September 15, 2005

Campus Life Prepares to Open Student Center in Collegetown

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As part of an ongoing initiative to improve quality of life at Cornell, Campus Life is slated to launch Collegetown Commons, the newest of its community centers, Sept. 22 on College Avenue.

Collegetown Commons, located in the storefront space below Sheldon Court at 410 and 412 College Ave. will feature evening and late-night programs on Thursdays, Fridays and Saturdays throughout the semester.

“What we hope to do is to use this space as an extension of the community centers and residence halls,” said Denice Cassaro, assistant director of Campus Life for community center programs. Campus Life also hopes to provide a forum other than bars through which underclassmen can become acquainted with the Collegetown area and all it has to offer.

“So many Cornell undergraduates spend a good portion of their years here living off campus and a good portion of the students living off campus live in Collegetown,” said Alderperson Mike Taylor ’05 (D-4th Ward). “This will enable the university to reach out to those students living off campus and offer them a level of support it previously wasn’t offering.”

The Commons will consist of two distinct places. 410 College Ave. will serve as an informal meeting space, featuring an art gallery to display exhibitions of student work. This space is equipped to hold small seminars such as yoga classes, information sessions and art workshops.

The adjacent space is geared toward coffeehouses, comedy nights and other performance-oriented events. The two spaces can be combined for larger events if needed.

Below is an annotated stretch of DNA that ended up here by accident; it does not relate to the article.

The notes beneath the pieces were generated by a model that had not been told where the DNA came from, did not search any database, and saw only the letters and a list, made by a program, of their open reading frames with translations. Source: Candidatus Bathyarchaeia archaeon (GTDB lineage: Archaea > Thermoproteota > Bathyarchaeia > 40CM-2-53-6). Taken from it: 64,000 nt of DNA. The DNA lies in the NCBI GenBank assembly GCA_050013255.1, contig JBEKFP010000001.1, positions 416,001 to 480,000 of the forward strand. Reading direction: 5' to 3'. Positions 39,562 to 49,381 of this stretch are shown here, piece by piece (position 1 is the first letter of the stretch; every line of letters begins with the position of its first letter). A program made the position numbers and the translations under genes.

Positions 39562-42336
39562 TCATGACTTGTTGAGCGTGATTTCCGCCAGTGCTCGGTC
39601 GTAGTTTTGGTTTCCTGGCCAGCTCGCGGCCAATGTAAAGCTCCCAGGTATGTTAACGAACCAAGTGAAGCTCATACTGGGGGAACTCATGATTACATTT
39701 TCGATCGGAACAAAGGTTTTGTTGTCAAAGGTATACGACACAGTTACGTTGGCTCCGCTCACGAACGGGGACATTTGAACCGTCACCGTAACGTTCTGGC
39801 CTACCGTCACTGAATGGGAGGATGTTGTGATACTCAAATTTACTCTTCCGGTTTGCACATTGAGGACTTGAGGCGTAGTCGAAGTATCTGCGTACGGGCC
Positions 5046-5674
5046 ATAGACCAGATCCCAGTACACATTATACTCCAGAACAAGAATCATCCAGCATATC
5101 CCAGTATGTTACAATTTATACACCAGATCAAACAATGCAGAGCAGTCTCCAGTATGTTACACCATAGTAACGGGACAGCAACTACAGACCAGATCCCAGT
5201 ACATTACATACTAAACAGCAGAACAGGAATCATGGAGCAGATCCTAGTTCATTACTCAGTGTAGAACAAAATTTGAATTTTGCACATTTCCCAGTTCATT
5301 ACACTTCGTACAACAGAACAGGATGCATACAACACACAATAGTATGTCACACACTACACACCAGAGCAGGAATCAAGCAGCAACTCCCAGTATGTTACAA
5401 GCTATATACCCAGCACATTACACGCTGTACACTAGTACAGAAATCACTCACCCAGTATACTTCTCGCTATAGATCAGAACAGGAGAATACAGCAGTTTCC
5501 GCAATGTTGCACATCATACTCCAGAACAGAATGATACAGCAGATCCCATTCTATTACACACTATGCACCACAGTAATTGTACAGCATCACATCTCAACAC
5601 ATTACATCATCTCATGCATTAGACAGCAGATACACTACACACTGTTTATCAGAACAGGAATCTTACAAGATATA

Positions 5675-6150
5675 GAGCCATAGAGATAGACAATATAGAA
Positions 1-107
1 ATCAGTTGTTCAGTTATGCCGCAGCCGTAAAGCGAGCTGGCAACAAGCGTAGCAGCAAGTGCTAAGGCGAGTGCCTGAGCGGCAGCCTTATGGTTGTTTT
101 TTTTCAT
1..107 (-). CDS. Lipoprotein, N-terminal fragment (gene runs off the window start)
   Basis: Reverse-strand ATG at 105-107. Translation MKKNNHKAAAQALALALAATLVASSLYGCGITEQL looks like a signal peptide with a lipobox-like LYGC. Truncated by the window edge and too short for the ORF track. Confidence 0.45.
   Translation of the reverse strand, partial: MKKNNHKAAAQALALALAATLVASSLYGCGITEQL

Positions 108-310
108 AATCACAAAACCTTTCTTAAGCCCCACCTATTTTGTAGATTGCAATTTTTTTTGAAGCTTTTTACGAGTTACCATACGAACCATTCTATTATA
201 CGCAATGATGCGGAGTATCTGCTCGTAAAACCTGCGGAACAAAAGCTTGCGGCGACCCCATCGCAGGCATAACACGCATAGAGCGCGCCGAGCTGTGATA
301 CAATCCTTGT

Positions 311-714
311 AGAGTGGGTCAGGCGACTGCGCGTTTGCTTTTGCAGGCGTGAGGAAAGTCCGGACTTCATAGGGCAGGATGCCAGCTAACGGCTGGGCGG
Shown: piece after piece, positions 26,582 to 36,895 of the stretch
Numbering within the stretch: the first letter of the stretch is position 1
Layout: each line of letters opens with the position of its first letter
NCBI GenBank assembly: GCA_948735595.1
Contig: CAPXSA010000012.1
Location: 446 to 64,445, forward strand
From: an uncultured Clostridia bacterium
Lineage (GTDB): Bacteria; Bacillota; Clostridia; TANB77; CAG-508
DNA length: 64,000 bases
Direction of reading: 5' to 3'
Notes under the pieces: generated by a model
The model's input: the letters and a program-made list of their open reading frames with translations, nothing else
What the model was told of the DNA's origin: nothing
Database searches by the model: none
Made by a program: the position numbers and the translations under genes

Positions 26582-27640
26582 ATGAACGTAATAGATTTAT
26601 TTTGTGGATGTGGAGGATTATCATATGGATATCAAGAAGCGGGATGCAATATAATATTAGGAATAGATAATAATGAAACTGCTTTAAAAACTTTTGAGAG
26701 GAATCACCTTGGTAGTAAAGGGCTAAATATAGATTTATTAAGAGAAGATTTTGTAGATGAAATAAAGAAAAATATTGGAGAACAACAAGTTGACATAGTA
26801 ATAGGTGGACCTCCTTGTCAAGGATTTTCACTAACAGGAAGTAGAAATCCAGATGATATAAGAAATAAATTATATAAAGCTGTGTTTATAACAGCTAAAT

Collegetown Commons, at least initially, will not include service desks such as those found in Robert Purcell Community Center, Appel Commons and Noyes Community Centers.

In the coming weeks, Campus Life will hold a contest to seek names for each individual space.

Cassaro noted that the idea of a community center in Collegetown is still evolving. “It’s experimental,” she said. “We’re happy to give it a shot.”

Students interested in displaying their work in the art gallery should contact Laura Boyd, Campus Life program director.

While he supports the concept of bridging the gap between Collegetown and the Cornell campus, Taylor acknowledges that the opening of the community center removes two prominent commercial plots from the Collegetown landscape. In recent years, the University had leased the storefront areas to private businesses, but decided this year to use the space as an alternative to bars.

“As an alderperson, something that I was pursuing with Cornell previously was trying to get retail back into the area under Sheldon Court. Collegetown, with all these empty storefronts, Sheldon Court included, isn’t looking too healthy right now financially and as a place for commerce,” Taylor said. “Stores, besides serving residents of Collegetown and the area, also generate sales tax revenue.”

Overall, students seem enthusiastic about the idea of social programming in Collegetown. “I like the idea of connecting Collegetown to Cornell,” said Marissa Evans ’06, a resident of Collegetown. “Students are always looking to try new things and I’m sure this could catch on.”

Archived article by Josh Goldman
Sun Staff Writer